How Research Can Help Teachers Learn

Written By : Julie Riordan
Director, Regional Educational Laboratory Northeast & Islands

As a teacher, you may have had the opportunity to participate in a research study. Perhaps you
completed a survey about your instructional practices or you participated in an interview or classroom
observation. Did you ever wonder what the researchers learned?

Two years ago, Education Week reported on the challenge of getting information about what works into
the hands of teachers and what the federal government is doing to increase access and actionability of
research findings. One way is through the Regional Educational Laboratory (or REL) program. This is a
network of 10 regional centers around the country, funded by the research arm of the U.S. Department
of Education ‚Äď the Institute of Education Sciences. I serve as the director for the REL Northeast & Islands
region, which includes all of New England, New York, Puerto Rico, and the U.S. Virgin Islands.

Each REL partners with educators and policymakers to improve outcomes for students. One way we
accomplish this is by conducting research in collaboration with practitioners. Another way is by designing
and delivering training about how to use data or research to inform decisions, policies, and programs.
Finally, RELs disseminate research and evidence-based practices that are relevant to the needs of the
education practitioners and policymakers in their regions. You can access many of these resources on our
REL Northeast & Islands website, where you will find videos, toolkits, webinars, an online course, and
more. So what are some examples? Below, I’ve listed research and resources from REL Northeast &
Islands that are especially relevant for teachers, including research on teacher mentoring:

  • ¬†Data coaching to advance teacher mentoring in Boston Public Schools: Watch this video to
    learn how REL Northeast & Islands collaborated with Boston Public Schools to develop a logic
    model and improve data collection to advance the effectiveness of a district-led mentoring
    program for beginning teachers.
  • ¬†Study of teacher mentoring in Connecticut: This study examined data from Connecticut‚Äôs
    induction and mentoring program for beginning teachers. We found that teachers who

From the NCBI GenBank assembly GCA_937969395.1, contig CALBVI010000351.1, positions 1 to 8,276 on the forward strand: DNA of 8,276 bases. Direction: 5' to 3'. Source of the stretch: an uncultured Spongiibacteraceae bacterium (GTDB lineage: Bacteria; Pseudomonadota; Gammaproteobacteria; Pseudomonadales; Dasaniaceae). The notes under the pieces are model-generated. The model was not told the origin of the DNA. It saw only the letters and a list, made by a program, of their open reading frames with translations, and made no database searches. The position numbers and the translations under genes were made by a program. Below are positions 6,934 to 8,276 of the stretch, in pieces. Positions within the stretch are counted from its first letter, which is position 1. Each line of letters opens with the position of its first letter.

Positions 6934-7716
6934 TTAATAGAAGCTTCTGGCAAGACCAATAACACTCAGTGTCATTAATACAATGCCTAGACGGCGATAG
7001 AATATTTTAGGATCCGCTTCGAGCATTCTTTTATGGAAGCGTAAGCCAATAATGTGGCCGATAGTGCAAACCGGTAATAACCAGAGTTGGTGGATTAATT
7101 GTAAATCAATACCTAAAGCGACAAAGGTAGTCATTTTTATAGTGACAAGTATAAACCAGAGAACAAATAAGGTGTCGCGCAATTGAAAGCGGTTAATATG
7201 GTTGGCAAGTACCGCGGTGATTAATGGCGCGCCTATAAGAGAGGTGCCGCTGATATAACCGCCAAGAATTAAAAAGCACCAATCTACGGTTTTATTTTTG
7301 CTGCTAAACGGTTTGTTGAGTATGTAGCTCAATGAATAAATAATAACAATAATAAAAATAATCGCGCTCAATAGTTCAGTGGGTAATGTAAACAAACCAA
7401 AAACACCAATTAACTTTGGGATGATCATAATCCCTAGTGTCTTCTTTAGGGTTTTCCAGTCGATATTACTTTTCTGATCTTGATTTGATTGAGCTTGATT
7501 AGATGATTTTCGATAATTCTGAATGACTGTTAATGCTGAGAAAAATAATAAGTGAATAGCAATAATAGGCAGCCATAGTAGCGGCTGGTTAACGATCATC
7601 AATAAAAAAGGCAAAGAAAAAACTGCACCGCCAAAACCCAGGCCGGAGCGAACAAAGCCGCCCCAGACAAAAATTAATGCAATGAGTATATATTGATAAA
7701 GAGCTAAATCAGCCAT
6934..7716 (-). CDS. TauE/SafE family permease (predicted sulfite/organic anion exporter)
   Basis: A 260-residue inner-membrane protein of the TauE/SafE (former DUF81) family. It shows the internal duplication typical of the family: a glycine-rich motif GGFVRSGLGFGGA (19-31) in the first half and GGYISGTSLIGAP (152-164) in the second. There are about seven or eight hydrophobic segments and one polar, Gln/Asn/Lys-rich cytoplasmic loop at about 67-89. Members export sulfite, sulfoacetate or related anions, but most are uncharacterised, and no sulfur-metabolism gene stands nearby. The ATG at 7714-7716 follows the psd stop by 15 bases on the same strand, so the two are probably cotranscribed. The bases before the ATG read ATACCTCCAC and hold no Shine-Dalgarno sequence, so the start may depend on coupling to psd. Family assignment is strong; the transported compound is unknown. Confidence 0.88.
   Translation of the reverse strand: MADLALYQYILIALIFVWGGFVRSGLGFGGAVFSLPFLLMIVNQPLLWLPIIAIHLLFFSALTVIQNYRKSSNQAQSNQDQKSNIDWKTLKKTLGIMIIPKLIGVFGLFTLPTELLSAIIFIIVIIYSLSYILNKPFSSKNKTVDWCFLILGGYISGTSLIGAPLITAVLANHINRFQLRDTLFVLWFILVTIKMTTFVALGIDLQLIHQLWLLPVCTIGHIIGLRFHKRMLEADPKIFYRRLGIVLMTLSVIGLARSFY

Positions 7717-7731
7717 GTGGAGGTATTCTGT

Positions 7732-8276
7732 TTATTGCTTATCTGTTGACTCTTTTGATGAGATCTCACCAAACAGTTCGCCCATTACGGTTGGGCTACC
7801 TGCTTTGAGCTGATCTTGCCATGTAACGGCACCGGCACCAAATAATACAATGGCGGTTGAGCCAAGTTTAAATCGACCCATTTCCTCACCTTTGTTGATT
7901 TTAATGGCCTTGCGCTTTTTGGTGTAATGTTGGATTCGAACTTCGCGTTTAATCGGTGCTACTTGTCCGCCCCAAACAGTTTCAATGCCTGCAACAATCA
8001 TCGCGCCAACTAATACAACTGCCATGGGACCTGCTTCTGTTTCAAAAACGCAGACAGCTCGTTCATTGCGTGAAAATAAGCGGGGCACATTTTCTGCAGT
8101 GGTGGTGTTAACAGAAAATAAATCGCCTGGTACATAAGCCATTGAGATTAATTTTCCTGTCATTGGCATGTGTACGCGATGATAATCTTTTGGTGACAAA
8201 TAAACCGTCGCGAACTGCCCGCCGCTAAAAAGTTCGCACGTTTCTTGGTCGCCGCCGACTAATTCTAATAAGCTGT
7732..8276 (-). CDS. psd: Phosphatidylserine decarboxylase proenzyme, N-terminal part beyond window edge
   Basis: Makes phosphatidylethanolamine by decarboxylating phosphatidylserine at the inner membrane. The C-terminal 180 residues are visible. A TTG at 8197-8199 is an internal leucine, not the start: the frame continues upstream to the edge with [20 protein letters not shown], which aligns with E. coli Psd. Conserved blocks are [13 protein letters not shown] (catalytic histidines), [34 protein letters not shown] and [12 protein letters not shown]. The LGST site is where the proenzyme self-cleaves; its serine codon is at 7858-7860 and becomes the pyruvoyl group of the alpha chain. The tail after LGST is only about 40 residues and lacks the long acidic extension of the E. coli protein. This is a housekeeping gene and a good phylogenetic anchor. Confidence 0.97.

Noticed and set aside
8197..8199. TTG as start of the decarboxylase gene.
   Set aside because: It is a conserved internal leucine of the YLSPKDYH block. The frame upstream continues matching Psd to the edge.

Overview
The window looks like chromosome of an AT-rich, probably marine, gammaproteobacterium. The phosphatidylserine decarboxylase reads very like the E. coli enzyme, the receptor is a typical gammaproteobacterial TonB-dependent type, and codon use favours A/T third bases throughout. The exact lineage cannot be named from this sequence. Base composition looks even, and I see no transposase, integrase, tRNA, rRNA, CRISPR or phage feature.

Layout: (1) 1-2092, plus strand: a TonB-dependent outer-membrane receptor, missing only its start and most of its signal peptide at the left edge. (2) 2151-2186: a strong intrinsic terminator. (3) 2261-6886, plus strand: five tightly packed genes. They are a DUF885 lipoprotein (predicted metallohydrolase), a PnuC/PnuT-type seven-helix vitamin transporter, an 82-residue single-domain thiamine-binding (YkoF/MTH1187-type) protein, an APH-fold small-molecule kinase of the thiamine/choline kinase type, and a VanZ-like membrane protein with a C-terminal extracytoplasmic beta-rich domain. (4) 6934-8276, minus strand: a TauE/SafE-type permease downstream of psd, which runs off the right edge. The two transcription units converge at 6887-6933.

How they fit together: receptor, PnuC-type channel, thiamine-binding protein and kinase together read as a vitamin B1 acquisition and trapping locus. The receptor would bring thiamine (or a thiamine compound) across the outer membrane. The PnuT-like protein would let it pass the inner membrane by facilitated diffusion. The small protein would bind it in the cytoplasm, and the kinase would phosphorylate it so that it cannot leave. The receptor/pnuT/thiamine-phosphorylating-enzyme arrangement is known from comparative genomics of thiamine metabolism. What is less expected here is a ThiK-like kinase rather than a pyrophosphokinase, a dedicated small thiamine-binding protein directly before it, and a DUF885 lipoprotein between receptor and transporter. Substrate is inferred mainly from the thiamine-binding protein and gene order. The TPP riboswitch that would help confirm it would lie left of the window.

completed more of the teacher mentoring program requirements were more likely to stay
    teaching within the same district and in the Connecticut public school system.
  • ¬†Online course on creating and using performance assessments in the classroom: This self-
    paced online course provides educators with detailed information on performance assessment.
    Through five 30-minute modules, practitioners will learn foundational concepts of assessment
    literacy and how to develop, score, and use performance assessments.
  • ¬†Practitioner data use toolkit: This toolkit is designed to help teachers systematically use data to
    inform their teaching practice. The customizable workshop materials include an agenda, slide
    deck, participant workbook, and facilitator‚Äôs guide ‚Äď covering the following topics: developing
    data literacy, engaging in a cycle of inquiry, accessing and analyzing available data, identifying
    and creating student goals, and using data to make action plans about instructional decisions.
  • ¬†Continuous improvement toolkit: This toolkit helps educational practitioners implement
    continuous improvement processes in their own schools, districts, or agencies with the tools,
    resources, and agendas provided in the toolkit.

More Resources from the Institute of Education Sciences

Another federally funded initiative that provides useful information for educators is the What Works
Clearinghouse (WWC). The WWC reviews existing research on different programs, products, practices,
and policies in education. One of the most relevant resources for teachers are the WWC Practice Guides.
These guides provide recommendations for instructional practice based on research reviews, the
experience of practitioners, and nationally recognized experts. You can find practice guides on a range of
topics, from strategies to teach secondary school students to write to improving mathematical problem
solving in Grades 4 through 8.

A final important resource worth highlighting is the collection of COVID-19: Evidence-Based Resources
the REL program has produced to support educators during the pandemic. They range from materials
you can use in your own classroom to support online learning to resources you can send to parents and
caregivers.

Ask A REL if You Have A Question

Maybe you have your own question about what strategies would work best in your classroom, especially
if you are now teaching exclusively online or in a hybrid model. For example, what are effective
strategies for engaging students in online learning environments? Please reach out to us by sending your
question to our easy-to-use Ask A REL service or search our database of already answered questions.
We will conduct a search of research and resources related to your question, and will send you a
document with links to these resources and short abstracts that describe them.
You may also have ideas for research that would benefit your classroom practice and support the
learning experiences of your students. I’d love to hear from you! You can reach me at jriordan@edc.org.
And if you would like to stay up-to-date with everything new from REL Northeast & Islands, please
subscribe to our newsletter so we can stay in touch.